MacKenzie Point 3
  • (page 271) In one other matter, Walther also skews evidence from Luther in order to draw a conclusion that Walther prefers but that is not exactly the same as Luther's position, and that has to do with the separation of church and state
  • (page 272) Walther produces many passages from Luther to the effect that government has authority in temporal matters only, not spiritual. The only problem with this approach is that Walther suppresses the evidence that shows just how broad was Luther's understanding of "temporal."   [MacKenzie produces 2 instances of what he judges as inconsistencies in Luther on the doctrine of separation of church and state – Commentary on Psalm 82 and the preface to the Small Catechism.
  • (page 272-273) ... [Walther] should have known that Luther's position on the role of the godly prince in the affairs of the Church was considerably greater than he made it seem in his essay.  Obviously, Walther was willing to see errors in later Lutherans, but not in Luther himself – if in fact, it was Luther who was wrong and not Walther.  (MacKenzie: take your pick – Walther or Luther, but both cannot be right!)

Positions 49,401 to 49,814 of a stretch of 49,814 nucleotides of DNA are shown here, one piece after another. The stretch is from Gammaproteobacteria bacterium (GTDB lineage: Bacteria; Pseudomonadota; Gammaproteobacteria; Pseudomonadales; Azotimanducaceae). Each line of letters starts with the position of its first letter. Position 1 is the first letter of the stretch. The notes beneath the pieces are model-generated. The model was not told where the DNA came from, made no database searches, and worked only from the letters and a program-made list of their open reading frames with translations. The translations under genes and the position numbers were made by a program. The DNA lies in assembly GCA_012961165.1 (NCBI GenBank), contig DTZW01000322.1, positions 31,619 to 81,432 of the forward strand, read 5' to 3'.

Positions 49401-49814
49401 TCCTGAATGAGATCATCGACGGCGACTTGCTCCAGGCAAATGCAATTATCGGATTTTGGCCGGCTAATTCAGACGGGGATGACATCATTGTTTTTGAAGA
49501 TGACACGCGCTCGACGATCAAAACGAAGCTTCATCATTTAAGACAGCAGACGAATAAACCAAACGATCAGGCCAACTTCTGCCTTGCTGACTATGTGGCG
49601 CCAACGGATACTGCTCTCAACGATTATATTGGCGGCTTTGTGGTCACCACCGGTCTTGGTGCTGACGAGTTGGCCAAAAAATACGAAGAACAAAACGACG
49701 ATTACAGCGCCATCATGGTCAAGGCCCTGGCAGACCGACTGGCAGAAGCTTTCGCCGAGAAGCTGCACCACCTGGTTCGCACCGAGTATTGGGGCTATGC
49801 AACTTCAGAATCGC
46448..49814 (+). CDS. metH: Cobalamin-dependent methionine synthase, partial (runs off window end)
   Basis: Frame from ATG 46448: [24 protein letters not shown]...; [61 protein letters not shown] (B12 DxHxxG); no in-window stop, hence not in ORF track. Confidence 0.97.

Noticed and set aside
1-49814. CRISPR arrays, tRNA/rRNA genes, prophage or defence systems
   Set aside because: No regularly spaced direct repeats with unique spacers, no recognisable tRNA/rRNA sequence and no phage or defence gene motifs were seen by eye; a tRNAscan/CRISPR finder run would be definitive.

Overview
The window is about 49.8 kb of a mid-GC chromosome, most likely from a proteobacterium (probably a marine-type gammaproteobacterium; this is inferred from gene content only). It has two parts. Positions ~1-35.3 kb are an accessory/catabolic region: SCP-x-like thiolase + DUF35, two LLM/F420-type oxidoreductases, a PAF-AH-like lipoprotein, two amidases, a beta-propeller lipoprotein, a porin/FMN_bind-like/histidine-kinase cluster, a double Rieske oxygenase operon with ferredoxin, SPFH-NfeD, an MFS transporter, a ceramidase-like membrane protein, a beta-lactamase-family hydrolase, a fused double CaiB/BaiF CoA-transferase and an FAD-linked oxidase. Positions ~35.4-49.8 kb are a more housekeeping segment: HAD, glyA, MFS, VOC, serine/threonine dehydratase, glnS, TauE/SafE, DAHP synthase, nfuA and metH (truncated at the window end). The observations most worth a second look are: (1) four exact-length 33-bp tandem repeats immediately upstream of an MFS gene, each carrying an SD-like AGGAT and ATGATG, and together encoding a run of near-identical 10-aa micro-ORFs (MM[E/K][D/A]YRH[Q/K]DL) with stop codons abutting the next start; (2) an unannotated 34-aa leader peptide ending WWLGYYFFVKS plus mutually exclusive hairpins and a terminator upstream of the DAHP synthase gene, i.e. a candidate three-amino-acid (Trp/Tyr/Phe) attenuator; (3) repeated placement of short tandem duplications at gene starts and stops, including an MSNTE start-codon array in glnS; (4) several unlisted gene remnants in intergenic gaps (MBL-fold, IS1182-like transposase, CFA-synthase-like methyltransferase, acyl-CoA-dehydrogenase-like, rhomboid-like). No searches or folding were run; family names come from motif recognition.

• (page 273) ... we can see the weaknesses of Walther's approach to Luther's doctrine.  ... Walther typically interprets it as "orthodox" even if that means glossing over some of the counter-evidence.  Similarly, with respect to Luther's biography, the life validates the doc­trine. Therefore, Walther overlooks or explains away what others might see as sinful. 

Strike 3: Walther misrepresented Luther in his teaching and inconsistencies of the doctrine of separation of church and state.

Wow, you're really smart Professor MacKenzie!  How hard you worked to find these "differences" between Walther and Luther, and the "inconsistencies" in Luther.  How wonderful to hear you say that Luther and Walther were not so great teachers and heroes, at least not infallible ones. How uplifting to hear of their "weaknesses" and "mistakes".  I don't know where my Christian faith would be without your outstanding research and scholarship!  Whew!  Now I can really celebrate Walther's Bicentennial!

But MacKenzie isn't finished yet... let's hear his grand finale:

(page 273) ... we can see the weaknesses of Walther's approach to Luther's doctrine.  ... Walther typically interprets it as "orthodox" even if that means glossing over some of the counter-evidence.  Similarly, with respect to Luther's biography, the life validates the doc­trine. Therefore, Walther overlooks or explains away what others might see as sinful.